>> In fact, it's a common treat of such systems, they've been designed with a
>> certain use case in mind and sometimes I feel like their design and
>> implementation leak way too much on our infrastructure, leading us down the
>> path of a virtual lock-in.
>>
>> Now I am not accusing anyone here, just observing that I find it really
>> hard to locate any industrial story of those systems in a similar use case
>> we have at hand.
>>
>> The number of nodes this or that company has doesn't quite interest me as
>> much as the way they are actually using HBase and Hadoop.
>>
>> RDBMS don't scale as well but they've got a long history and people do
>> know how to optimise, use and manage them. It seems column-oriented database
>> systems are still young :)
>>
>> - Sylvain
>>
>> Schubert Zhang a écrit :
>>
>>> Regardless Cassandra, I want to discuss some questions about
>>> HBase/Bigtable.  Any advices are expected.
>>>
>>> Regards runing MapReduce to scan/analyze big data in HBase.
>>>
>>> Compared to sequentially reading data from HDFS files directly,
>>> scan/sequential-reading data from HBase is slower. (As my test, at least
>>> 3:1
>>> or 4:1).
>>>
>>> For the data in HBase, it is diffcult to only analyze specified part of
>>> data. For example, it is diffcult to only analyze the recent one day of
>>> data. In my application, I am considering partition data into different
>>> HBase tables (e.g. one day - one table), then, I can only touch one table
>>> for analyze via MapReduce.
>>> In Google's Bigtable paper, in the "8.1 Google Analytics", they also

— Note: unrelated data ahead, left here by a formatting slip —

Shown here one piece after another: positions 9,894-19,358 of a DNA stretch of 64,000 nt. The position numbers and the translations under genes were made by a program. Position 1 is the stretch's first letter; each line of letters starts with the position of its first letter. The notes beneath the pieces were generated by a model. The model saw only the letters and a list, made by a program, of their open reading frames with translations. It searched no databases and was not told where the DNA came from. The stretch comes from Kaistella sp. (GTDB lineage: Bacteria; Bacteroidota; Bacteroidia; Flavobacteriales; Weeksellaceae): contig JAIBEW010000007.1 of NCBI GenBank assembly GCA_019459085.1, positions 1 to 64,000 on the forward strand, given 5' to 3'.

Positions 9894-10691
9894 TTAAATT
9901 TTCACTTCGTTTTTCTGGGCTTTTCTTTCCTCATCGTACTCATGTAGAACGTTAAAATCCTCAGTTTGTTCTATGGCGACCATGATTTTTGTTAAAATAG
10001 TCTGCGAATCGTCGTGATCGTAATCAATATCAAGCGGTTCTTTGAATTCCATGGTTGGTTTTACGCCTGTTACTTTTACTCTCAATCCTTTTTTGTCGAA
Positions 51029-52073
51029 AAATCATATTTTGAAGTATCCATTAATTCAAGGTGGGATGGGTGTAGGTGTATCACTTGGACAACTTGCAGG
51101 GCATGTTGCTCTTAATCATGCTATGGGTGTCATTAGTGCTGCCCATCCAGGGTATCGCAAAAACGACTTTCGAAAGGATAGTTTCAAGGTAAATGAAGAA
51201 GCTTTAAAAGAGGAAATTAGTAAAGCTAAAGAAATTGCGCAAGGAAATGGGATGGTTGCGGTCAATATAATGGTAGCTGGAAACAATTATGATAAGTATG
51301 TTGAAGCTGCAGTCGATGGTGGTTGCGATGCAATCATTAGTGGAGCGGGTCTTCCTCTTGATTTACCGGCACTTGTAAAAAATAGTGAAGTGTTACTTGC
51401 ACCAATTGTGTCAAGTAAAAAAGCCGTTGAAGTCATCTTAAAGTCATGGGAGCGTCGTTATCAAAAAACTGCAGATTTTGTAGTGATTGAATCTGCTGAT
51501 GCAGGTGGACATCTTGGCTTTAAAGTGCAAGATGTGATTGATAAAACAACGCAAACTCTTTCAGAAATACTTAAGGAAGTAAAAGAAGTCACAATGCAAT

>>> discribe this usage, but I don't know how.
>>>
>>> It is also slower to put flooding data into HBase table than writing to
>>> files. (As my test, at least 3:1 or 4:1 too). So, maybe in the future,
>>> HBase
>>> can provide a bulk-load feature, like PNUTS?
>>>
>>> Many people suggest us to only store metadata into HBase tables, and
>>> leave
>>> data in HDFS files, because our time-series dataset is very big.  I
>>> understand this idea make sense for some simple application requirements.
>>> But usually, I want different indexes to the raw data. It is diffcult to
>>> build such indexes if the the raw data files (which are raw or are
>>> reconstructed via MapReduce  periodically on recent data ) are not
>>> totally
>>> sorted.  .... HBase can provide us many expected features: sorted,
>>> distributed b-tree, compact/merge.
>>>
>>> So, it is very difficult for me to make trade-off.
>>> If I store data in HDFS files (may be partitioned), and metadata/index in
>>> HBase. The metadata/index is very difficult to be build.
>>> If I rely on HBase totally, the performance of ingesting-data and
>>> scaning-data is not good. Is it reasonable to do MapReduce on HBase? We
>>> know
>>> the goal of HBase is to provide random access over HDFS, and it is a
>>> extention or adaptor over HDFS.
>>>
>>> ----
>>> Many a time, I am thinking, maybe we need a data storage engine, which
>>> need
>>> not so strong consistency, and it can provide better writing and
>>> reading throughput like HDFS. Maybe, we can design another system like a
>>> simpler HBase ?
>>>
>>> Schubert
>>>
>>> On Wed, Sep 2, 2009 at 8:56 AM, Andrew Purtell <apurtell@apache.org>
>>> wrote:
>>>
>>>
>>>
>>>> To be precise, S3. http://status.aws.amazon.com/s3-20080720.html
>>>>
>>>>  - Andy
>>>>
>>>>
>>>>
>>>>
>>>> ________________________________
>>>> From: Andrew Purtell <apurtell@apache.org>
>>>> To: hbase-user@hadoop.apache.org
>>>> Sent: Tuesday, September 1, 2009 5:53:09 PM
>>>> Subject: Re: Cassandra vs HBase
>>>>
>>>>
>>>> Right... I recall an incident in AWS where a malformed gossip packet
>>>> took
>>>> down all of Dynamo. Seems that even P2P doesn't mitigate against corner
>>>> cases.
>>>>
>>>>
>>>> On Tue, Sep 1, 2009 at 3:12 PM, Jonathan Ellis <jbellis@gmail.com>
>>>> wrote:
>>>>
>>>>
>>>>
>>>>> The big win for Cassandra is that its p2p distribution model -- which
>>>>> drives the consistency model -- means there is no single point of
>>>>> failure.  SPF can be mitigated by failover but it's really, really
>>>>> hard to get all the corner cases right with that approach.  Even
>>>>> Google with their 3 year head start and huge engineering resources
>>>>> still has trouble with that occasionally.  (See e.g.
>>>>> http://groups.google.com/group/google-appengine/msg/ba95ded980c8c179.)
>>>>>
>>>>>
>>>>
>>>>
>>>>
>>>>
>>>
>>>
>>>
>>
>>